2. Hi, Learned it all the hard way! On clay: A consultant made a clay formula , and Laguna Clay in Ohio did the custom mixing and packaging. One ton minimum, unfortunately. The important thing really was a relatively large amount of grog, like you would find in many existing clays labeled "sculpture." Clay for throwing has a lot less grog. I have tried standard clays by Laguna made with more grog, including sculpture clays, and the resulting tiles did dry pretty flat. I assume other clays like Standard or Highwater (etc.) also have good options. Your sticky porcelain sounds like it is suitable for throwing, but maybe less friendly for tile. I do not have direct experience with porcelain in the PP, only stoneware, but I've read some on the subject. I think the PP use with porcelain is mostly for mixing and recycling to make a workable clay, not for extruding specifically for tile. How the sticky, plastic clay works in the pugger is unknown to me. Grog damage to the pugmill seems to be minimal to the stainless steel portions of my pugmill. The aluminum parts may have wear but I cannot tell: the surface has always been a bit rough. I agree that PP contact by email is not responsive. I have learned that any request, even for purchase, needs to be by phone. And then even so... My website is www.arcanatileworks.com . Good luck and happy experimenting!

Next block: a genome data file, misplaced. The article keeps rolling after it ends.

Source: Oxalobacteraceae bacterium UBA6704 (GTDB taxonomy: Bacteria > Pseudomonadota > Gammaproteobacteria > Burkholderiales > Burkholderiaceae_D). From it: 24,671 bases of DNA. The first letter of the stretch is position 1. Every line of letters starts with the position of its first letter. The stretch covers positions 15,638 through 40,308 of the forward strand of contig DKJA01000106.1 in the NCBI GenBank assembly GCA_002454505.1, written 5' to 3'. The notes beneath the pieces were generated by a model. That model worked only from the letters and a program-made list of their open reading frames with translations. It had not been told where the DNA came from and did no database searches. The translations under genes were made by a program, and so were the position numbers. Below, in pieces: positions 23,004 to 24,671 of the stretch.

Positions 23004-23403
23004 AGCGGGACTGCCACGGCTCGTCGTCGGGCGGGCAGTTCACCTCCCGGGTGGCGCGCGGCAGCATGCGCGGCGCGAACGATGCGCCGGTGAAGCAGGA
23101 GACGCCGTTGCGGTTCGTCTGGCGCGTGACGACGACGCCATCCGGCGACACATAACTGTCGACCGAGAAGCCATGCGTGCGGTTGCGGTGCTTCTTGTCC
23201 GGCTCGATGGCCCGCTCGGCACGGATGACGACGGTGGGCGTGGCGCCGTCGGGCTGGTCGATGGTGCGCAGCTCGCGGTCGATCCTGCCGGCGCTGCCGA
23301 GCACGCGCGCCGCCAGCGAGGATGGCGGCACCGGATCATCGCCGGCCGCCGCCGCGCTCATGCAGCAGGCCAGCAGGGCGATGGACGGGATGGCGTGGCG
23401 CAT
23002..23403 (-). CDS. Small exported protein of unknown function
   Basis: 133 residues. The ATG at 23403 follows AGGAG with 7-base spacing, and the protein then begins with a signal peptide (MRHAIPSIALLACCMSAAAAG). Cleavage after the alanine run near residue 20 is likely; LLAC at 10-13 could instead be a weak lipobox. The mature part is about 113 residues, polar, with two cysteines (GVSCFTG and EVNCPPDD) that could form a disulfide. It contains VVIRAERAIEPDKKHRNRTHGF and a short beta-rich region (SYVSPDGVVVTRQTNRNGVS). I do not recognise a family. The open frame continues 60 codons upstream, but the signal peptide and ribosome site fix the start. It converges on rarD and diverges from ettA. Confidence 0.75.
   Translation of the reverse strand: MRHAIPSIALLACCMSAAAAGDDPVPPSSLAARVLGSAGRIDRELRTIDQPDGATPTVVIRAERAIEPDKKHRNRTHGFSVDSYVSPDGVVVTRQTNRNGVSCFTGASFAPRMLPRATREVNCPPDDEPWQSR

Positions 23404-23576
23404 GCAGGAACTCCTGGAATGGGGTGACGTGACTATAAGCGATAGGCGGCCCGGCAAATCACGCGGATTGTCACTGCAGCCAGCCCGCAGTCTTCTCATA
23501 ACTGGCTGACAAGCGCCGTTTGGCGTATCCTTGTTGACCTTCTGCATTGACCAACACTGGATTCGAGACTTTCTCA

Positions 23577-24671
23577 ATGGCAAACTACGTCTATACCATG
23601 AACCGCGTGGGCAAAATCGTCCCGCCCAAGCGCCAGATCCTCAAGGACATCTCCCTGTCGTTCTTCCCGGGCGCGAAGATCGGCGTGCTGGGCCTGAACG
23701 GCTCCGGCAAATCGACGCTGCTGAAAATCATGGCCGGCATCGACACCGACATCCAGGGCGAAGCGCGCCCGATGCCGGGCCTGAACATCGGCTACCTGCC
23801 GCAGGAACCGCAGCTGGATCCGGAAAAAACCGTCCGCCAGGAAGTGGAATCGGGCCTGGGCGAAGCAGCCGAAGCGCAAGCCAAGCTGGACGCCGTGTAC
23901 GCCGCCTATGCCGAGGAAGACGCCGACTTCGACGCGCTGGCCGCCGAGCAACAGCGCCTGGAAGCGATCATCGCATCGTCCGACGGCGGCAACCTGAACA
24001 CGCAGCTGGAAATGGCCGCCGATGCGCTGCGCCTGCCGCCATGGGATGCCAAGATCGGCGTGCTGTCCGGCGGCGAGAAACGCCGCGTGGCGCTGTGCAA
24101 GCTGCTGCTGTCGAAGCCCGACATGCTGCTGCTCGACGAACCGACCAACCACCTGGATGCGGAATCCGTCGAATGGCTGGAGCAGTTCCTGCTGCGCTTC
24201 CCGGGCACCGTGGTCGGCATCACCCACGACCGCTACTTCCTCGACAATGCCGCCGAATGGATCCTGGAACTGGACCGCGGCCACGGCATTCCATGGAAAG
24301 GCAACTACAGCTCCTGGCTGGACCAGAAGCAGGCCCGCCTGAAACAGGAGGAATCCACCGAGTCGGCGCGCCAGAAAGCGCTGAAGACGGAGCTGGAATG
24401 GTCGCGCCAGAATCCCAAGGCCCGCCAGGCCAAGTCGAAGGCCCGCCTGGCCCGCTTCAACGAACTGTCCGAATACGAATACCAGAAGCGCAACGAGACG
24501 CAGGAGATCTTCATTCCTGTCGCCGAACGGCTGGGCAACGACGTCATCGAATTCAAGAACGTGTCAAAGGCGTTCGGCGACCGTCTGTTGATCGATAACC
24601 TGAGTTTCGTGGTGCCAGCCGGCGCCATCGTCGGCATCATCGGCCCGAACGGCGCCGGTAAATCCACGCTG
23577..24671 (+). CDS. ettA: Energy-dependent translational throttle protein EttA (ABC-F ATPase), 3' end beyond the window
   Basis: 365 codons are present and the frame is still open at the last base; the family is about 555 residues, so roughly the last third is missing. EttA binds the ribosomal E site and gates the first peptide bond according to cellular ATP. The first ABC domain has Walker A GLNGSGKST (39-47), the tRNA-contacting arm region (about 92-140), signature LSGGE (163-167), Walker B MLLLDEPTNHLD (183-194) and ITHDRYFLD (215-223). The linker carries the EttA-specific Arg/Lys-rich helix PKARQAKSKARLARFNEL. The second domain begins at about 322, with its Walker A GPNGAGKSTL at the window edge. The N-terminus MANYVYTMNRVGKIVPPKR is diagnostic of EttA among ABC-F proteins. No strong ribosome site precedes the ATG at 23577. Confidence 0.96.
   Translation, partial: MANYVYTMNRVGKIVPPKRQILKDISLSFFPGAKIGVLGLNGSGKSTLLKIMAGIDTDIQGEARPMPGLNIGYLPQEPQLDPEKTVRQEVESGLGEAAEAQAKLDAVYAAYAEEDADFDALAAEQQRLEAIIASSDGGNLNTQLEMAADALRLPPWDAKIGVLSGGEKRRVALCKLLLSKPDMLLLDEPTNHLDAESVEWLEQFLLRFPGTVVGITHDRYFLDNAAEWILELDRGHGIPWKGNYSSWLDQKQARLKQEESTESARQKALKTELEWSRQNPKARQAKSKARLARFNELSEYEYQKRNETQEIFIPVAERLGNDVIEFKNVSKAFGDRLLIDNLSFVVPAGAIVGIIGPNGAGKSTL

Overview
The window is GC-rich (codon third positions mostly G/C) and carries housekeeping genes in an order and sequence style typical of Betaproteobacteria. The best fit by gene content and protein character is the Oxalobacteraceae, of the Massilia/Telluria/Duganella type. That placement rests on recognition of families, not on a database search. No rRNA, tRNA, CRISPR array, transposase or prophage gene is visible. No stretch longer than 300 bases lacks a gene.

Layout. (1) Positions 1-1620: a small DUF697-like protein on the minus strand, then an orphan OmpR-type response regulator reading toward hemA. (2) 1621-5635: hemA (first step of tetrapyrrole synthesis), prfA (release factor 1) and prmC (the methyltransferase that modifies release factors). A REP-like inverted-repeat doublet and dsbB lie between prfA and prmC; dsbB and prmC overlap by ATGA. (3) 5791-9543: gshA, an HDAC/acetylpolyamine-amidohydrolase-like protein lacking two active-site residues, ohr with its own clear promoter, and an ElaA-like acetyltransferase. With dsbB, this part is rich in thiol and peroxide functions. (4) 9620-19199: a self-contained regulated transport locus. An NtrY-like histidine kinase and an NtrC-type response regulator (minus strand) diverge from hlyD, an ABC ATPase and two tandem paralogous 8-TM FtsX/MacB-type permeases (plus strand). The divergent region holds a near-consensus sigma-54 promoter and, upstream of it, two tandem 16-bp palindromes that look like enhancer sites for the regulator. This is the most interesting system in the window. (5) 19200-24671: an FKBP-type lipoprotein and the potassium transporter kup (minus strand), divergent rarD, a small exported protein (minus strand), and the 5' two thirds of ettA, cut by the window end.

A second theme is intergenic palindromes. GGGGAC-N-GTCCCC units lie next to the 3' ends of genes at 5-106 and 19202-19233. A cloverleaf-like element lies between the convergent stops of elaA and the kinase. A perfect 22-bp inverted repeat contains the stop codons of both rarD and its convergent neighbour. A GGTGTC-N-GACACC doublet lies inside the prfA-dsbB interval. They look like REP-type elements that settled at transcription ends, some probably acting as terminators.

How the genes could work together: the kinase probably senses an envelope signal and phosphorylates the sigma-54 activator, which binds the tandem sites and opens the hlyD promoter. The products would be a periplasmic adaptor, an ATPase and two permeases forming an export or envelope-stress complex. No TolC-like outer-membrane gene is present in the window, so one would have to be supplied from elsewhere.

3. I replied separately to your inquiry about the Peter Pugger. I do have a bit of the lazy in me and look to find ways to reduce the manual labor involved in making tiles, especially flat ones. One approach was to find (even custom formulate) a high-grog tile body. The second was to keep the clay as low moisture as possible while still being in the workable range. The third was to dry wet tiles on closet shelving (the white wire shelving you find at Home Depot). The tiles themselves would sit on top of a strip of window screening to hold the shape of the tile when wet: this facilitated drying from below as well as from above. If the top sides of the tile still dried too fast, I use newspaper on top of the tiles to better equalize the drying process. Even the slab roller can affect warpage. The dual roller kind (like North Star) can reduce the bias in the clay that turns into warpage, and at least save you the step of flipping a slab over to roll again. I have a North Star and love it. The Peter Pugger does create a very homogenous clay extrusion with maybe less warpage bias than more manual methods, but still a lot depends on the clay, the moisture in the clay, and the drying process.